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Embedding vim in Visual Studio

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created 2004 · complexity basic · author mosh · version 6.0

See Integrate gvim with Visual Studio to use vim with Visual Studio without embedding.

Using Vim as an Internal (MDI) WindowEdit

The -P option allows you to launch gVim inside an application supporting MDI windows (such as Microsoft Visual C++). This option is somewhat buggy still, and can crash Visual Studio 6.0 if you try loading Vim with documents open in the default editor. To use it, add the following to the tools menu in Visual Studio:

Command: C:\Program Files\Vim\vim71\gvim.exe
Arguments: -P "Microsoft Visual C++" --servername MDI_VIM

Name it something like "&Internal Vim" - you can now access it through the tools menu.


  • If you are using Visual Studio 6.0, launch the Internal Vim tool with no documents open in the default editor, and be sure to close Vim before opening any documents in the default editor, or Visual Studio will crash. Visual Studio .NET does not have this problem.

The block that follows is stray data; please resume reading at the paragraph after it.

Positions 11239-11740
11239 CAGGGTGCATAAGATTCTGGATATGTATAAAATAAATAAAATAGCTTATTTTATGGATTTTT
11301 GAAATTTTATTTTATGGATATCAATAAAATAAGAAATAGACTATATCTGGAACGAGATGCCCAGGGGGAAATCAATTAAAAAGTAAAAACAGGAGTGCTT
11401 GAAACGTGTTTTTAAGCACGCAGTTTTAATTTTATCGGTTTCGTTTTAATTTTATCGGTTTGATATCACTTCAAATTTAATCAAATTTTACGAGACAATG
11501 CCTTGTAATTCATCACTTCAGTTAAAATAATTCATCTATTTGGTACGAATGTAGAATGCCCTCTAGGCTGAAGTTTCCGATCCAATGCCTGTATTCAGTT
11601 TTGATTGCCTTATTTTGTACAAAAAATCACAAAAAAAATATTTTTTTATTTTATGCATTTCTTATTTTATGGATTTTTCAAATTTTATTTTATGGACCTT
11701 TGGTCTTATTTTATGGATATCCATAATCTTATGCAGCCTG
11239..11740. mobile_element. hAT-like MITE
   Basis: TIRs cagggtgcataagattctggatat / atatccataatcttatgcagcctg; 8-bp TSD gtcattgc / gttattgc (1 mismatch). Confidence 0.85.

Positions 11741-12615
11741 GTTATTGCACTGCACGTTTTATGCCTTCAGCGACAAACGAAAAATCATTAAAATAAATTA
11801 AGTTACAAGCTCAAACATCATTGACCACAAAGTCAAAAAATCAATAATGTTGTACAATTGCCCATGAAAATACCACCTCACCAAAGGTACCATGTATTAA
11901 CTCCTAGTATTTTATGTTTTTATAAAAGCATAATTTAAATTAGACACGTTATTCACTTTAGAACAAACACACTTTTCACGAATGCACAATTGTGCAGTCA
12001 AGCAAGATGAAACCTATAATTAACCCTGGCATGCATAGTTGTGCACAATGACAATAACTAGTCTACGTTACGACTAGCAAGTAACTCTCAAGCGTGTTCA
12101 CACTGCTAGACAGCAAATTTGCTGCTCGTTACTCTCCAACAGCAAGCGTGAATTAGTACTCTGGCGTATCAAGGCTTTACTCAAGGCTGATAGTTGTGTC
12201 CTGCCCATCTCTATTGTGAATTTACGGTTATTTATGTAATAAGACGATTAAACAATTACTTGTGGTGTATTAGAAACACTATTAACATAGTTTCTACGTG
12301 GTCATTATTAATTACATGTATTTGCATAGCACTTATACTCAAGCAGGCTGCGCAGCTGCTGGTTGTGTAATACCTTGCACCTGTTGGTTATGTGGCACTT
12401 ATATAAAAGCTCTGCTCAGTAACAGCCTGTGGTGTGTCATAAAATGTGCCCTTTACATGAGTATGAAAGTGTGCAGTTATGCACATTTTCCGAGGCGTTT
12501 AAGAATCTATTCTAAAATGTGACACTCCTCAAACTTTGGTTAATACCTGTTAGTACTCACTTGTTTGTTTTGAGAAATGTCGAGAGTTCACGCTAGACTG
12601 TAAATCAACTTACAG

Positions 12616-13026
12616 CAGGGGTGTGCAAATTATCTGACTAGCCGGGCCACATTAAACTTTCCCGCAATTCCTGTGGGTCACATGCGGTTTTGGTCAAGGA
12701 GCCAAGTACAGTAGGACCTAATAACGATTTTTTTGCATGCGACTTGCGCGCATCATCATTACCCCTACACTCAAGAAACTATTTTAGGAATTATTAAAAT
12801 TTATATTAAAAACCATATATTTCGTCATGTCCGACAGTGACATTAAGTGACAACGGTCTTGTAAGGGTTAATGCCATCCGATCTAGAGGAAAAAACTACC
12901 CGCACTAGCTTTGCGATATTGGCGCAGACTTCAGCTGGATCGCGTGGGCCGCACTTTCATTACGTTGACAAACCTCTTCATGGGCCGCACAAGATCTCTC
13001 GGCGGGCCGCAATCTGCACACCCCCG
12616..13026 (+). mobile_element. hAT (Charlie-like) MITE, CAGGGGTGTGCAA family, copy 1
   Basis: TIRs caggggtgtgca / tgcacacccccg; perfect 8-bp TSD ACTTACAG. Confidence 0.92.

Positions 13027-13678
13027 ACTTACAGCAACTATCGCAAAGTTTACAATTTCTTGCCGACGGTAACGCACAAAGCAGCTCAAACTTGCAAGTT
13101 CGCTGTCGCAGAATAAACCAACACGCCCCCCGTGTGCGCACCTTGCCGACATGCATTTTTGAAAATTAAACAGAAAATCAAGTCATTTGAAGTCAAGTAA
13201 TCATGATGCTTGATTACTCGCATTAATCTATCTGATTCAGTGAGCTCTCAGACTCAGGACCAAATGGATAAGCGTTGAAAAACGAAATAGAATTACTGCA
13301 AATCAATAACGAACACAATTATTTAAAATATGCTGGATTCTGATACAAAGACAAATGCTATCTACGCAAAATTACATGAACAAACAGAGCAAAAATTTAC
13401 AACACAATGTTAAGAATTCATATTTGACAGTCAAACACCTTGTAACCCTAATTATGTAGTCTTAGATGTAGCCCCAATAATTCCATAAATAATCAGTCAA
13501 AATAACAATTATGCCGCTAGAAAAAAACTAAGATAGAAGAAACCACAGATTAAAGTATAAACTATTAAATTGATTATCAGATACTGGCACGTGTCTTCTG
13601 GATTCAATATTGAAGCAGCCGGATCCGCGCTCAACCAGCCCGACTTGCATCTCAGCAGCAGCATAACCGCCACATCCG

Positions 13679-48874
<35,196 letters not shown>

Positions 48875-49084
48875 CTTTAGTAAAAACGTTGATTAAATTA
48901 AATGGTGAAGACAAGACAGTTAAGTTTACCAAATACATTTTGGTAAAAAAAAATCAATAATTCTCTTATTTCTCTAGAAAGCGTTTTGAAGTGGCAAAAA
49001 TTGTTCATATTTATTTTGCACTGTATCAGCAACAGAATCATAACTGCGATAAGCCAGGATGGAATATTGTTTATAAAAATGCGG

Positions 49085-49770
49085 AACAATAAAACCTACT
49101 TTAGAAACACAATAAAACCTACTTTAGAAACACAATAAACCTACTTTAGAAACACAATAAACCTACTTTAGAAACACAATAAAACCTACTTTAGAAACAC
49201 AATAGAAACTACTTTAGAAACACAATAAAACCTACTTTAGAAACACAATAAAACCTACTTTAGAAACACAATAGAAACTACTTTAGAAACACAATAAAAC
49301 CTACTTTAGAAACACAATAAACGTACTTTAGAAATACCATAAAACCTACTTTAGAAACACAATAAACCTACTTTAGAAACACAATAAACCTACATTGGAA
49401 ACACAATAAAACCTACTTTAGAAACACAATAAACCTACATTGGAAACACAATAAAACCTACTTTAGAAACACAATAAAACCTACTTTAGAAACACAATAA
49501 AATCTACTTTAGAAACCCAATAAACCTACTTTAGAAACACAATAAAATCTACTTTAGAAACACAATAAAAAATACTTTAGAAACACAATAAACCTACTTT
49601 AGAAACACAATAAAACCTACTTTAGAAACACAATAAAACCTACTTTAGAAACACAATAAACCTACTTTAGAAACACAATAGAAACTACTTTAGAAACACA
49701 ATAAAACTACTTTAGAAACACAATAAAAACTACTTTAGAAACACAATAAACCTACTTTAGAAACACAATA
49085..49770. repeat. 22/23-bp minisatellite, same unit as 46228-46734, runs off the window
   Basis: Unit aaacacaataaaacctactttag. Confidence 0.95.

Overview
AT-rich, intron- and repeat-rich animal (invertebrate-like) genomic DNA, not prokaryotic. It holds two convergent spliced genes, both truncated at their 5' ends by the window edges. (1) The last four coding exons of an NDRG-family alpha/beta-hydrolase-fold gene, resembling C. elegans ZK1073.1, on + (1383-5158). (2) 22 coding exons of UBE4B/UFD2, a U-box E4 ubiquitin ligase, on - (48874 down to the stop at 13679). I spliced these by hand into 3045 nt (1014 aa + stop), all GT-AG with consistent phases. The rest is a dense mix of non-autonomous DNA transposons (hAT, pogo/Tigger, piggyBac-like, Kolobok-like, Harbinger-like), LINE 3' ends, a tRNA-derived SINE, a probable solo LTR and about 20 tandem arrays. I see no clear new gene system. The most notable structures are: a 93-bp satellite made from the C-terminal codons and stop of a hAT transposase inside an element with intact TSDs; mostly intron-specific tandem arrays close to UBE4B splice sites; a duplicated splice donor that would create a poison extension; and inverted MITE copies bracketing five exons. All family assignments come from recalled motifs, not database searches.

• The server name is unnecessary but prevents you from accidentally sending documents to it from external sources if you use the --remote series of commands (or allows you to specify your MDI Vim instance if that's what you want to do).
  • The "Microsoft Visual C++" corresponds to the window title, so yours may vary. There may be an automatic way to get the window title similar to $(FilePath) above, but I don't know it.
  • Visual Studio.NET handles an MDI Vim window much better, especially if you set the "MDI Environment" setting in Tools->Options->Environment->General. With .NET, you can actually launch the selected file in an internal Vim window automatically by adding +$(CurLine) "$(ItemPath)" to the end of the "arguments" field above. --remote-tab-silent can also be used if desired.
  • The MDI window created by this call will not automatically gain input focus. Make sure Vim has focus before entering any commands!
  • Since MDI was removed from Visual Studio 2010 (including Express editions), the -P option will not work for that version. You will always receive the Vim error E671: Cannot find window title "whatever" no matter what window title you choose. Oddly enough, I did get Vim to dock with another Vim window that was open when I chose "Visual C#" as the window title (I was trying to set this up for Visual C# 2010 Express).



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